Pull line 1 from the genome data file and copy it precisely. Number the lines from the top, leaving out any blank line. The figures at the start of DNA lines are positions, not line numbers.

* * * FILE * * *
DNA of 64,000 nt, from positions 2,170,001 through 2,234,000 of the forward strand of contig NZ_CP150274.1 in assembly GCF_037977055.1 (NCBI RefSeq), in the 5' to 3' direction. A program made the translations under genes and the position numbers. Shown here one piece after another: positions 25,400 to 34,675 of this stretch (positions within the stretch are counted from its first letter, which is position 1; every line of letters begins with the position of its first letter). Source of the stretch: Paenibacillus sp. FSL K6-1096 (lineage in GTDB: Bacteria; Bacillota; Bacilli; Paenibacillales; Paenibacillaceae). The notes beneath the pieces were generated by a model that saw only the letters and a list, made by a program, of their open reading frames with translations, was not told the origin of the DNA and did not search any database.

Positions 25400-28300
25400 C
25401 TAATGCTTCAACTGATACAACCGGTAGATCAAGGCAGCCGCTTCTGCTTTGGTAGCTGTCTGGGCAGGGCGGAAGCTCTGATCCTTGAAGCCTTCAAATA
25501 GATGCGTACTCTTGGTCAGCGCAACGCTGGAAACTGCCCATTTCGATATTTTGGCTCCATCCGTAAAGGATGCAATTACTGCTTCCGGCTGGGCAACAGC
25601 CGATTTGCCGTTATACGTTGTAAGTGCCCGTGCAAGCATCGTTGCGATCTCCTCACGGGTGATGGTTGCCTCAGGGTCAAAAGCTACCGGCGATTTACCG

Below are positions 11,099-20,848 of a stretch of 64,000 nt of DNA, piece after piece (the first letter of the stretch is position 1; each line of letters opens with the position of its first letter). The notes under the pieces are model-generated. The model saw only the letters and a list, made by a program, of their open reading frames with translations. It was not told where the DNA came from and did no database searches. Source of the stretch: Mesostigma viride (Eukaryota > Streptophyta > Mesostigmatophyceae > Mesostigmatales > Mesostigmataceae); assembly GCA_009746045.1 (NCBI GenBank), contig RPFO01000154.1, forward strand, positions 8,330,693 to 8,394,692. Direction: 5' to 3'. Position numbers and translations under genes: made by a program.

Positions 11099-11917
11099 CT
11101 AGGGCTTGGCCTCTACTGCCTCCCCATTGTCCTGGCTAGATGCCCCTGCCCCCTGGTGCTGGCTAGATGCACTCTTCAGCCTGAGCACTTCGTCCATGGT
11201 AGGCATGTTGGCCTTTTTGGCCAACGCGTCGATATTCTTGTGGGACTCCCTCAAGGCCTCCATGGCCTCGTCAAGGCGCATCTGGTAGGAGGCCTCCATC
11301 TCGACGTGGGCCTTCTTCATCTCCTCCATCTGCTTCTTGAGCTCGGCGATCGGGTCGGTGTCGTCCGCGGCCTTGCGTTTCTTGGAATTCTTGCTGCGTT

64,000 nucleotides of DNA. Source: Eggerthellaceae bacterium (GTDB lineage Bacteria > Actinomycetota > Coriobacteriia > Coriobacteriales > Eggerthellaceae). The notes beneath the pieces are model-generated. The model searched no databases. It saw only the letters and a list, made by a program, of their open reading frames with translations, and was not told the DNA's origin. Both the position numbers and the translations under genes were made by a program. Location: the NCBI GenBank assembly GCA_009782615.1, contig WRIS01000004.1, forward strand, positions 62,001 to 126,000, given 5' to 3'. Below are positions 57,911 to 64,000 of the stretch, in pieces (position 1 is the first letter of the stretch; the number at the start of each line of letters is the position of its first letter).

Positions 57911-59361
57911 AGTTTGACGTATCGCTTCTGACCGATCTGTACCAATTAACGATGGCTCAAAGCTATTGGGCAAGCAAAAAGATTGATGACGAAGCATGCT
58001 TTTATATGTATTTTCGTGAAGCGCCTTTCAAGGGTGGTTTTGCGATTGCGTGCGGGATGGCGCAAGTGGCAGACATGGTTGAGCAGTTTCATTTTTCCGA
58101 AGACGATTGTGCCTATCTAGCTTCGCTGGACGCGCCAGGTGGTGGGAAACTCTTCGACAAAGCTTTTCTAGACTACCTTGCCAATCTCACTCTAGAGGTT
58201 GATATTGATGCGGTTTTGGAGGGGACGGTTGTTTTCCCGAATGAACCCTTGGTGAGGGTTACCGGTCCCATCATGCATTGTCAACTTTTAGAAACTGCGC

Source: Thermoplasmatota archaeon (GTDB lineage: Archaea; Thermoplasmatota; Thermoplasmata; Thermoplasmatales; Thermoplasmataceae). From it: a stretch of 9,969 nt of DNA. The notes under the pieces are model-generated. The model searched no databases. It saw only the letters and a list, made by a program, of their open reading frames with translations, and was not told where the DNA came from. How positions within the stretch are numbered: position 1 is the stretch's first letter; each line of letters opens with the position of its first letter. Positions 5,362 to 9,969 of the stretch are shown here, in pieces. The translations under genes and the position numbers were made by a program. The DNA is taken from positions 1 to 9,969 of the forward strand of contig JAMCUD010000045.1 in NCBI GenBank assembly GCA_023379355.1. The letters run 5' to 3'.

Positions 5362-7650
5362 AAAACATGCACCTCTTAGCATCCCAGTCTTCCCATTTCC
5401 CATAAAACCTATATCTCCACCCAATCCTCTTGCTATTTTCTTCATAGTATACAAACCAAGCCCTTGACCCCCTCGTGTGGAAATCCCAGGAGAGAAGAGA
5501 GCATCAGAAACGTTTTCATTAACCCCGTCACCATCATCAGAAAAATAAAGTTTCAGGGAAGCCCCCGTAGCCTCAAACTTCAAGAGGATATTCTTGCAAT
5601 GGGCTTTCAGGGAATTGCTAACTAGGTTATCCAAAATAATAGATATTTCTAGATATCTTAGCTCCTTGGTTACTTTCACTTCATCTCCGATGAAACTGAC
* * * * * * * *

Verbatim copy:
DNA of 64,000 nt, from positions 2,170,001 through 2,234,000 of the forward strand of contig NZ_CP150274.1 in assembly GCF_037977055.1 (NCBI RefSeq), in the 5' to 3' direction. A program made the translations under genes and the position numbers. Shown here one piece after another: positions 25,400 to 34,675 of this stretch (positions within the stretch are counted from its first letter, which is position 1; every line of letters begins with the position of its first letter). Source of the stretch: Paenibacillus sp. FSL K6-1096 (lineage in GTDB: Bacteria; Bacillota; Bacilli; Paenibacillales; Paenibacillaceae). The notes beneath the pieces were generated by a model that saw only the letters and a list, made by a program, of their open reading frames with translations, was not told the origin of the DNA and did not search any database.